Can Recording Your Spouse Help Your Divorce Case?
Recording Interactions with Your Ex During Your Long Island Divorce
It’s important to cover your bases when getting a divorce on Long Island. You can be sure that your ex-spouse isn’t going to protect you, nor will their legal team. It’s up to you to make sure you have the evidence and support you need during your divorce.
Here’s what you should know about recording interactions with your ex and how to get the help you need during the difficult process of dissolving your marriage.
Why Should You Record Contact with Your Ex-Spouse?
Many issues within a divorce are “he said, she said” problems, where there are no third-party witnesses, and it’s one spouse’s word against the other’s. When you obtain records of contact with your spouse, you create a “paper trail” that can be used to protect and defend yourself as needed. For example, if your ex falsely accuses you of domestic violence, and you have a video recording of the time in question that shows no altercation, this can be used to prove to the court that the allegations are false.
What Kind of Interactions Should You Record?
Generally, you should have a record of all contact you have with your ex, whether it’s by text, phone, email, or in person. Print copies of all emails and store them in a paper folder, along with saving them in an email folder. Save all voicemails and texts, and make copies of any important video or telephone recordings. Once you and your spouse decide to dissolve your marriage, everything they say and do in connection with you and vice versa should be at least noted. Just be sure to never record your children. These records are not admissible in court and the court frowns upon the recording of children, even if they are your own.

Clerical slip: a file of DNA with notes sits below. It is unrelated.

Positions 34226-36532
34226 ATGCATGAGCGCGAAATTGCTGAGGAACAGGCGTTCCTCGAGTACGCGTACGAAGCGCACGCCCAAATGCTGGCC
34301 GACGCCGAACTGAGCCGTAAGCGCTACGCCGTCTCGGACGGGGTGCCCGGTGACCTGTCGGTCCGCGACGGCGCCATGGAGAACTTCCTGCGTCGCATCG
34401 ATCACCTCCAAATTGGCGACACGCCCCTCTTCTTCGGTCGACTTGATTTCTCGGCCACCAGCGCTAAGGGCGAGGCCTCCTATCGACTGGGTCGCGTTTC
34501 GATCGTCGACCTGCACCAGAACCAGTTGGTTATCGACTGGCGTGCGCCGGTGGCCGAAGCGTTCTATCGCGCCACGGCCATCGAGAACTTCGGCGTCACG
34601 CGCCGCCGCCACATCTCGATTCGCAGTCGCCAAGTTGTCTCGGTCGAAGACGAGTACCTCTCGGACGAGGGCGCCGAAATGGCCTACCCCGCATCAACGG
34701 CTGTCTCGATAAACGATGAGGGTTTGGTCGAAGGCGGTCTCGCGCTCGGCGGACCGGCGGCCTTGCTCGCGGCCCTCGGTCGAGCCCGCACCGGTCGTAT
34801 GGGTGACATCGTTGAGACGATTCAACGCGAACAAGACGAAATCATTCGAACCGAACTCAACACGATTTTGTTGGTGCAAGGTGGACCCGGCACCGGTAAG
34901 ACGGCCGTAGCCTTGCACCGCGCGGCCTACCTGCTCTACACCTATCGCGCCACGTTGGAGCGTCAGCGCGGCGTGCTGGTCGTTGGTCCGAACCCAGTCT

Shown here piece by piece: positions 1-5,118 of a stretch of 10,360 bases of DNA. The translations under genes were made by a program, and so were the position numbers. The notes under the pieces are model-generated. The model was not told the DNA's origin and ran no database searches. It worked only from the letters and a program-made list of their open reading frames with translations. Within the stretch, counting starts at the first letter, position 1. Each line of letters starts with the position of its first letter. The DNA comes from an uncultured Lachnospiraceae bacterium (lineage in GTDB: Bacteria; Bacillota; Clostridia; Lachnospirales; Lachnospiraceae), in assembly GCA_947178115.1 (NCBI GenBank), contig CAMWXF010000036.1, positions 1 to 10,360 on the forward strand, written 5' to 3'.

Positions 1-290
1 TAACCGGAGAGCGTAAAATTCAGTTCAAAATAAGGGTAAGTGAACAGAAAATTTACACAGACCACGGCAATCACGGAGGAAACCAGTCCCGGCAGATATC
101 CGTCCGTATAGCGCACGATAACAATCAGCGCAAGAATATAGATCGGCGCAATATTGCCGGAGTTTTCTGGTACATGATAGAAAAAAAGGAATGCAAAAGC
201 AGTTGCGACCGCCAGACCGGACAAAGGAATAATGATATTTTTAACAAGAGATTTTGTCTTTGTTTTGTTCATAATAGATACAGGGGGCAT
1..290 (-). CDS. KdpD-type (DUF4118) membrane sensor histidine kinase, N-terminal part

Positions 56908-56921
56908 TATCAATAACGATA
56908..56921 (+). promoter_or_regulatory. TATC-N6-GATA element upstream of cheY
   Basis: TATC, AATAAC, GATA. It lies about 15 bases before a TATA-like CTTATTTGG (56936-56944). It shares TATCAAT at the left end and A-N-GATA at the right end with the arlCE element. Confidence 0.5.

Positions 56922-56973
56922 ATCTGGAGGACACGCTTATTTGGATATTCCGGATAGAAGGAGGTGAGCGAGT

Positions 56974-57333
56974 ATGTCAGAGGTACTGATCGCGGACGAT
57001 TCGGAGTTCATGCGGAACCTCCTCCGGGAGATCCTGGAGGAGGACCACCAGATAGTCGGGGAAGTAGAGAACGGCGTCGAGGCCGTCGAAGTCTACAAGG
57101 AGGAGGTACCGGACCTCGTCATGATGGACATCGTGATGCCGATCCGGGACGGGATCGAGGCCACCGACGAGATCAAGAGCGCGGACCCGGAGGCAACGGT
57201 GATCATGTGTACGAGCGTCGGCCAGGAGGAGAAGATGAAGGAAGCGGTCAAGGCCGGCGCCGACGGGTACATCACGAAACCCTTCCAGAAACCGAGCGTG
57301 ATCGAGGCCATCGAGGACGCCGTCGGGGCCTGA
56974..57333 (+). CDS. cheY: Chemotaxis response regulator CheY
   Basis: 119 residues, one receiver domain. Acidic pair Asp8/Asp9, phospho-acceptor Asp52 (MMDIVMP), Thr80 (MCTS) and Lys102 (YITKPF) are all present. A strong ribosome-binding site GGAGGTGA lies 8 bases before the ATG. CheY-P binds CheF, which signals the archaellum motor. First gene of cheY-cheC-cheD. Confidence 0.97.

How Should You Record Interactions With Your Ex?
Ideally, record interactions in whatever way you can as soon as they occur. This may not always be feasible, but being aware of the need for records can help you remember to save things you might ordinarily delete, etc.
If you can, record verbal conversations with your smartphone or a tape recorder. New York has one-party consent laws regarding the recording of conversations between two people, meaning that only one person needs to provide consent to record and that person can be you. Take photographs or record video footage if your ex comes onto your property or if they happen to run into you out in public. If you have no way to record an interaction, take notes of what happened to the best of your recollection as soon as you can get to a pen and paper. Sign and date it, and keep it with the rest of your records.
What to Do with Contact Records Once You Have Them
Keep any records of contact with your ex-spouse in a safe place to which only you have. Do not trust anyone besides your divorce attorney with the location and content of these records, even close friends and family. If you are still living in your home during the divorce process, make sure wherever you’re storing those records is outside the house. A safe deposit box in your name only is an excellent place to keep any important documents and items during your divorce.
When you hire an attorney, allow them to review all the raw evidence you have to determine what can and cannot be used in court and what may best support your case.
How to Get the Legal Help You Need During a Long Island Divorce
Going through the process of getting a divorce in New York can be frightening and overwhelming, even if it’s something you wanted or know is best for you and your family. It’s critical that you have someone on your side who can help you navigate through the legal system and who knows how to protect your rights. At Hornberger Verbitsky, PC, we understand how difficult a divorce can be and are committed to providing our clients with the comprehensive support they need throughout each stage of their case.
Contact us today to book your appointment for a free initial consultation or to learn more about how to record interactions with your ex to protect yourself during a divorce at 631-923-1910. We’re available to speak with you at your convenience.
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